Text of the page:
A couple are being prosecuted for briefly taking their gifted daughters out of school to attend an ‘elite’ sports camp to train to become international athletes.
Teenagers Nicole and Lauren Short, aged 16 and 15, have already represented England at volleyball and are being hailed as stars of the future.
Their parents Edward and Hazel sent them to a three-week sporting enrichment course in Tenerife run by by four British international volleyball players.
Two of the weeks were during the school holiday but six and a half of days were during school time.
The couple have refused to pay the £60 fixed penalty fine issued by the council for each girl and already appeared in court.
They both denied the charge before North Devon Magistrates and have vowed to fight the case all the way.
Their local Tory MP Peter Heaton-Jones said he sympathised with their case and would be raising the issue in Parliament.
Mr. Short, 48, said: “I was gobsmacked, furious and surprised when we were told we were being prosecuted.”
“It just highlights why the law is not working.”
“We are all gutted – what country would not try to support young athletes?”
He added that sports like surfing and volleyball, which required travel to warmer countries, would become “elitist” if students were not allowed to do them during term time because of summer holiday price hikes.
He said his two daughters, who both attend Braunton Academy in north Devon, are “gifted and talented” in sport.
The school’s principal refused to authorise their absence, meaning their attendance fell below the threshold allowed by law.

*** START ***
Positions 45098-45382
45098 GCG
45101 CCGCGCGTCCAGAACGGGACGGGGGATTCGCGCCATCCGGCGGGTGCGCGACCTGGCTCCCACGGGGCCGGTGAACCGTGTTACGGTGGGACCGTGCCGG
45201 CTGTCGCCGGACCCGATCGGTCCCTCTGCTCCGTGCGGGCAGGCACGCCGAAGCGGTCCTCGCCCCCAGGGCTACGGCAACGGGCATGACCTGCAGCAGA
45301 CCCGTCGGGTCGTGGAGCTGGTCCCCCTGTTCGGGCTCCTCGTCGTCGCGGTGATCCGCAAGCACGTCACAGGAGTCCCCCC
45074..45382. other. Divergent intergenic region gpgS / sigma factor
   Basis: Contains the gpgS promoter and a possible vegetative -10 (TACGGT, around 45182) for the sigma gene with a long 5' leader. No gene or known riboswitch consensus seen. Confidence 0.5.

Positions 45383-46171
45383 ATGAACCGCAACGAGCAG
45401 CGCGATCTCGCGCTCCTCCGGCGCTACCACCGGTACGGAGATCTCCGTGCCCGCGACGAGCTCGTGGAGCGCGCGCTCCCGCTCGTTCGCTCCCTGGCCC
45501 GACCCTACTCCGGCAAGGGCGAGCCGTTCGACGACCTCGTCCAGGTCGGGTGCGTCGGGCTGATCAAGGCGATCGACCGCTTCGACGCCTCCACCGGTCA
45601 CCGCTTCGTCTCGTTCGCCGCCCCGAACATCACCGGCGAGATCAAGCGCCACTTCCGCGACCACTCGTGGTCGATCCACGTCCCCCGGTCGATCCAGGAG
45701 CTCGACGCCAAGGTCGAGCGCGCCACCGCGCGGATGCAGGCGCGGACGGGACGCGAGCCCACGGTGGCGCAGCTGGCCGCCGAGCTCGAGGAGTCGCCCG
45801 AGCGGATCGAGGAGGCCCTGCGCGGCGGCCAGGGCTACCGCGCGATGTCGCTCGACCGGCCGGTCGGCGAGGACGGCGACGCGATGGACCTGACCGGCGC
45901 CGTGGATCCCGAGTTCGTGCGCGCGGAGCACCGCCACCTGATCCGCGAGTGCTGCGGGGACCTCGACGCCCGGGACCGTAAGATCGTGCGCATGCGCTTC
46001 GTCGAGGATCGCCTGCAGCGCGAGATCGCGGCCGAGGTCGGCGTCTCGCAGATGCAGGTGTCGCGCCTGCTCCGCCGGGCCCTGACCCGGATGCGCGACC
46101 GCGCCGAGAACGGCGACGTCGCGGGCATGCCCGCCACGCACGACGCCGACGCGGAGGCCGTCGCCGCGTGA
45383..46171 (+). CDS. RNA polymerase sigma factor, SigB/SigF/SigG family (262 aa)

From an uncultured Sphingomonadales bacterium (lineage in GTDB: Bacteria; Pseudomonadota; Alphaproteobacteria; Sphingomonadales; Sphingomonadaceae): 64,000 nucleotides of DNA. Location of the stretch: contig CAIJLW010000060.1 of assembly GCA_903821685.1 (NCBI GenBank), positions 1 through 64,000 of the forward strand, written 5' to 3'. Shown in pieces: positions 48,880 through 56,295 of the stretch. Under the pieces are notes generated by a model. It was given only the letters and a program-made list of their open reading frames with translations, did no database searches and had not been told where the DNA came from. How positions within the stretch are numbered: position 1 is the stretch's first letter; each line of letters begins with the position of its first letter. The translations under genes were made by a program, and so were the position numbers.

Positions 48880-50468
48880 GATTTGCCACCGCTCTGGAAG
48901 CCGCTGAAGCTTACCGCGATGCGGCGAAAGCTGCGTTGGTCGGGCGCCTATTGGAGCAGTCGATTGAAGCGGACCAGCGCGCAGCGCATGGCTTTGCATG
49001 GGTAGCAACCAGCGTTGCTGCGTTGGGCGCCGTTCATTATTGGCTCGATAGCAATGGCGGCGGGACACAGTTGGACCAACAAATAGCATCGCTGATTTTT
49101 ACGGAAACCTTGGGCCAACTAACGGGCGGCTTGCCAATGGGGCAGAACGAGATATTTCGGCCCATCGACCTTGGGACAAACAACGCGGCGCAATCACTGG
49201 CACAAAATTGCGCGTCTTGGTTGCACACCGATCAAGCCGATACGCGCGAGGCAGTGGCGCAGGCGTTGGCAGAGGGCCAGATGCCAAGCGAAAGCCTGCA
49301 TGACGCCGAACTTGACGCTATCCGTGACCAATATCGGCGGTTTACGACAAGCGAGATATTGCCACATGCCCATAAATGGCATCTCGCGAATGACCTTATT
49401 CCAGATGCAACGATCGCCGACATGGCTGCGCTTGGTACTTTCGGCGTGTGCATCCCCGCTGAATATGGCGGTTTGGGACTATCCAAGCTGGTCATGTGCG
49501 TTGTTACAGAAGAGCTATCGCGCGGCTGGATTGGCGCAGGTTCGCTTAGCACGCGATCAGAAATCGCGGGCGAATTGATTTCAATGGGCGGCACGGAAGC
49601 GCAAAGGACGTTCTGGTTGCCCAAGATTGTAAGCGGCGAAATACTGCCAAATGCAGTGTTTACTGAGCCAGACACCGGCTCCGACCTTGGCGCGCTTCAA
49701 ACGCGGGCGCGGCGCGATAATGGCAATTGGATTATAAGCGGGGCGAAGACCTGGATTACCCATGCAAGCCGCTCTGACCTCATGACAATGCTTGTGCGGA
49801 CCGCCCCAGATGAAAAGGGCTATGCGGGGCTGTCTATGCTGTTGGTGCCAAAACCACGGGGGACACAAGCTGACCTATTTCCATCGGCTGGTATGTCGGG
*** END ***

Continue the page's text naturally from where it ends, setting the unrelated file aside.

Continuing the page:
In preparing their defence they quoted Braunton Academy’s attendance policy, which states: “If you let us know when your child is away from school, we can authorise the absence which will not affect their attendance figure.”
Mr Short said: “I don’t always agree that parents know best but we met all the requirements.”
“My local MP Peter Heaton-Jones is going to take the case into the Houses of Parliament to argue the system is not working.”
“This highlights how graphic the flaws in the system are.”
Mr Heaton-Jones confirmed he had been involved in the case and had sympathy for the family involved.
He said: “I have a great deal of sympathy for their case.”
“I have said consistently that we need to review how some schools and education authorities are interpreting the rules.”
The North Devon MP said parents should decide what was best for their children and should not be penalised for allowing them to miss “a few days of school” – particularly for an “important sporting event” such as this.
He added: “Common sense needs to prevail. Of course pupils must attend school regularly and should absolutely not be allowed to miss weeks on end.”
“But I cannot see a problem with a few days for an activity like this. I’ve already raised this issue in Parliament and will be taking it up again.”
Mr Short said that he realised the issue was a difficult one for the school but felt that the circumstances required it to “man up a bit and fight Ofsted”.
He added that he did not know what the full ramifications would be for him and his family but would “fight our corner”.
The couple, from Braunton, are due to appear in court again in July.
Braunton Academy have so far declined to comment.